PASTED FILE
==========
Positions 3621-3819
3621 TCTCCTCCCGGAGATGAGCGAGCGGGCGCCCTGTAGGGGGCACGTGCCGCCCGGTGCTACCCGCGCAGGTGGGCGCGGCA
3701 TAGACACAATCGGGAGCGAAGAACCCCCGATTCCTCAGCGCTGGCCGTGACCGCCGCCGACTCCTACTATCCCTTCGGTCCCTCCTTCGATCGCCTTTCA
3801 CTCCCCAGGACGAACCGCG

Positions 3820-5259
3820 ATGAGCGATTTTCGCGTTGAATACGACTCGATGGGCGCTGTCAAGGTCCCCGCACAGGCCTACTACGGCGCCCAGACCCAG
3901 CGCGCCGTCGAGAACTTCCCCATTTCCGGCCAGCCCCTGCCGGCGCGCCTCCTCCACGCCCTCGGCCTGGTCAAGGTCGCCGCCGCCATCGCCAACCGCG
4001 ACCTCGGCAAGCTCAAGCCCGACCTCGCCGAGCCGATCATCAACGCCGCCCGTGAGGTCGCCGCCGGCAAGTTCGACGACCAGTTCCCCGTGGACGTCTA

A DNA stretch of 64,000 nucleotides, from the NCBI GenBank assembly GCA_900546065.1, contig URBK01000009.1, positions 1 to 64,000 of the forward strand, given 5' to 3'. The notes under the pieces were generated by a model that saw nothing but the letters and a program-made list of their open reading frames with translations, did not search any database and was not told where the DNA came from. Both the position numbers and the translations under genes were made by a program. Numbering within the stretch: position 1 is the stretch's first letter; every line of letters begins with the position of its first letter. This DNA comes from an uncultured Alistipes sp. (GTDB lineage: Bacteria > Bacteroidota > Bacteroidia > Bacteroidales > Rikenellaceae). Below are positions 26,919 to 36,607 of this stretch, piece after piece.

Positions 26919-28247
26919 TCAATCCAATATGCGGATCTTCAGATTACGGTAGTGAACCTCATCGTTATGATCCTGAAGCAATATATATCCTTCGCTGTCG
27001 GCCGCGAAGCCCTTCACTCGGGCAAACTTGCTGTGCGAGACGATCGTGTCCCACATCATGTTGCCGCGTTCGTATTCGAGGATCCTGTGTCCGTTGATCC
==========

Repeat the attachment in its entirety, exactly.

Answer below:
Positions 3621-3819
3621 TCTCCTCCCGGAGATGAGCGAGCGGGCGCCCTGTAGGGGGCACGTGCCGCCCGGTGCTACCCGCGCAGGTGGGCGCGGCA
3701 TAGACACAATCGGGAGCGAAGAACCCCCGATTCCTCAGCGCTGGCCGTGACCGCCGCCGACTCCTACTATCCCTTCGGTCCCTCCTTCGATCGCCTTTCA
3801 CTCCCCAGGACGAACCGCG

Positions 3820-5259
3820 ATGAGCGATTTTCGCGTTGAATACGACTCGATGGGCGCTGTCAAGGTCCCCGCACAGGCCTACTACGGCGCCCAGACCCAG
3901 CGCGCCGTCGAGAACTTCCCCATTTCCGGCCAGCCCCTGCCGGCGCGCCTCCTCCACGCCCTCGGCCTGGTCAAGGTCGCCGCCGCCATCGCCAACCGCG
4001 ACCTCGGCAAGCTCAAGCCCGACCTCGCCGAGCCGATCATCAACGCCGCCCGTGAGGTCGCCGCCGGCAAGTTCGACGACCAGTTCCCCGTGGACGTCTA

A DNA stretch of 64,000 nucleotides, from the NCBI GenBank assembly GCA_900546065.1, contig URBK01000009.1, positions 1 to 64,000 of the forward strand, given 5' to 3'. The notes under the pieces were generated by a model that saw nothing but the letters and a program-made list of their open reading frames with translations, did not search any database and was not told where the DNA came from. Both the position numbers and the translations under genes were made by a program. Numbering within the stretch: position 1 is the stretch's first letter; every line of letters begins with the position of its first letter. This DNA comes from an uncultured Alistipes sp. (GTDB lineage: Bacteria > Bacteroidota > Bacteroidia > Bacteroidales > Rikenellaceae). Below are positions 26,919 to 36,607 of this stretch, piece after piece.

Positions 26919-28247
26919 TCAATCCAATATGCGGATCTTCAGATTACGGTAGTGAACCTCATCGTTATGATCCTGAAGCAATATATATCCTTCGCTGTCG
27001 GCCGCGAAGCCCTTCACTCGGGCAAACTTGCTGTGCGAGACGATCGTGTCCCACATCATGTTGCCGCGTTCGTATTCGAGGATCCTGTGTCCGTTGATCC